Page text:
Tuesday while I was leading a webinar for church leaders about social media and the local church, Apple CEO Tim Cook was busy launching “one more thing”: the
iWatch Apple Watch. What on earth could Apple’s latest tech have to do with your church or ministry? I’m glad you asked!
Apple is in the business of taking what is, and making it better. Apple didn’t “invent” the smartwatch category on Tuesday, but neither did they invent the tablet category when the iPad came out. Nor did they invent the mp3 category when the iPod was launched. And it wasn’t like they reinvented the telephone when they launched the iPhone. Heck, they didn’t even invent the mouse. I don’t know that Apple really “invented” much of anything. At least not in terms of “categories.”
Apple has not really been in the business of inventing things. They’ve been in the business of taking what’s been invented, and making it better.
They redesigned Xerox’s “pointing device,” made it better and then made it popular (you’re welcome, Microsoft and IBM users). They took a look at a clunky device that nobody cared about and said, “we can do better.” Such is the backstory of the iPod, iPhone, iPad and now, maybe, the Apple Watch.
But what does this have to do with your ministry?
It’s about keeping an eye on the times.
I’ve been thinking about sin lately. I know it’s not a popular subject to talk about. But don’t worry. My finger is pointing in one direction. Me. Actually, it’s a thumb because it’s easier to point at yourself with a thumb than a finger.
I was reading a book about Apple Inc. and Simplicity and strangely enough, the author who is decidedly not Christian compares complexity to sin nature, and simplicity to that place we all love, but can never seem to stay. In case you missed it, here’s the analogy: complexity = sin (easy to do, we drift there naturally, we hate ourselves for it) and simplicity = holiness (not easy, but when we’re there we feel a relief, there’s a sense of cleanness and beauty).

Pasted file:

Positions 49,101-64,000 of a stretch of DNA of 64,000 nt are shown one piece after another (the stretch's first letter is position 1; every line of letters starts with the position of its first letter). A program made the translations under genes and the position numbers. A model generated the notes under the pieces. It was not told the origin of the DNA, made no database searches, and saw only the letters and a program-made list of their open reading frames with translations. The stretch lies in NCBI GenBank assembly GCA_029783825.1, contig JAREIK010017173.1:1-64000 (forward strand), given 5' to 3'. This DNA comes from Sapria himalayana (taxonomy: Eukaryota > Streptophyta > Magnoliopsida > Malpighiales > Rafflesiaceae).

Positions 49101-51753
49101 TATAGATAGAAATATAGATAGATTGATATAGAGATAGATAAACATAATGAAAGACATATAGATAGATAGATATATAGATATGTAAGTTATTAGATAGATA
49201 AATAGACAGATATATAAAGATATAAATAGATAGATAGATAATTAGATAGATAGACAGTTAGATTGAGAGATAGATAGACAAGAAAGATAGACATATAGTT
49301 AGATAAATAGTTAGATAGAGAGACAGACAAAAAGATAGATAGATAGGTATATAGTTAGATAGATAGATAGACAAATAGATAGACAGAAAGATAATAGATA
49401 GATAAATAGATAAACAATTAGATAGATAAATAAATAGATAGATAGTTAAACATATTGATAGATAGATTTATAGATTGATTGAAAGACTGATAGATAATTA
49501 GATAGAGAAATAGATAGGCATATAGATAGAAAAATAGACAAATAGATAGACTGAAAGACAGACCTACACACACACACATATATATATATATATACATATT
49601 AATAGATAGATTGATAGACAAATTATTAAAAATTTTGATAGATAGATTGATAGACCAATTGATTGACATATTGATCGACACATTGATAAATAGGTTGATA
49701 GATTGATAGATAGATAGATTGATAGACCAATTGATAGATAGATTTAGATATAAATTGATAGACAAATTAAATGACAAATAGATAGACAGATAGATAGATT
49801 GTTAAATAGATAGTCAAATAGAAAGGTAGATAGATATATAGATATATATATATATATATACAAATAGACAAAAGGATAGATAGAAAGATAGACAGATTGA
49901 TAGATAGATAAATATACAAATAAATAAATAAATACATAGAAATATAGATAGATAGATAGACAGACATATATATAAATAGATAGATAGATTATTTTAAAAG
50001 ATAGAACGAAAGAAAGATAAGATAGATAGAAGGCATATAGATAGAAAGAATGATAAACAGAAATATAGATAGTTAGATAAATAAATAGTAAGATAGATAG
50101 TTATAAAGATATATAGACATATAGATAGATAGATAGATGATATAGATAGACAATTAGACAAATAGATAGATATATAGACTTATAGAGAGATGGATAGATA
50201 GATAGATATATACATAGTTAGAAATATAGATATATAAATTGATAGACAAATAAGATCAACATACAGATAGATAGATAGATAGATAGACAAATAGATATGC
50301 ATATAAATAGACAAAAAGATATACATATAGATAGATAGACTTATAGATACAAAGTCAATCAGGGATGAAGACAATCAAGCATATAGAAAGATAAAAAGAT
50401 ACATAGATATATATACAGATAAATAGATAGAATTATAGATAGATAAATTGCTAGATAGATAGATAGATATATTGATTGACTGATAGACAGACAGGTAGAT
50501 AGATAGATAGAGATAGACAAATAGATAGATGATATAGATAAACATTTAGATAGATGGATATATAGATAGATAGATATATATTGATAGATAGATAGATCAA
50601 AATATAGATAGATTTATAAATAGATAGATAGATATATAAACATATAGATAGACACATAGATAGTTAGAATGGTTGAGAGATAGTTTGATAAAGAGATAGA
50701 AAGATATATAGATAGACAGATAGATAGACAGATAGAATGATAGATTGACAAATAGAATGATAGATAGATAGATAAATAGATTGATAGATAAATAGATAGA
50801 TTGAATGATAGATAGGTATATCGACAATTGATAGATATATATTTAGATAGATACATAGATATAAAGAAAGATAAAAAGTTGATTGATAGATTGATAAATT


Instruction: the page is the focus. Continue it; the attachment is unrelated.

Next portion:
Throughout life I find myself drifting away from God constantly in the same way that most of us drift toward complexity. Sometimes, especially if I stop looking in a mirror, I find I’ve drifted so far that I end up doing something stupid and regretful. When that happens it’s usually a wake up call. I drag myself back to God who of course playing the role of the prodigal son’s father, picks me up from the mud, hoses me down and brings me home.
The majority of ministers have families and bills and are leading small churches. A little bit of extra income could go a far way, am I right? Well here’s the thing: Pastors have a unique advantage over most others in today’s world when it comes to making a little bit of extra money from home.
Information is, as it always has been, a high commodity. The difference with today (from any other point in history) is that it has never been so easy to monetize information and generate a little extra income.
What makes this particularly advantageous for ministers is that researching, creating, and delivering information is what you do. In other words, the “product” is already in place and you already have a platform. All you have to do is learn to package and sell the “product.”
He broke it. Not accidentally either. He picked it up and began wailing it against the ground like a rock star with his guitar, busting it into two pieces. But that wasn’t enough. So he picked up an axe of some sort and proceeded to chop it up like a madman with a vendetta. Hezekiah “broke into pieces the bronze snake Moses had made.” (2 Kings 18:38)
You probably know the story well. When Hezekiah came to power in Judah the people of God had long been worshipping other gods. Hezekiah’s first order of business was to “remove the high places, smash the sacred stones and cut down the Asherah poles.” He then turned his attention to the bronze snake Moses had made, and broke it into pieces because “the Israelites had been burning incense to it.”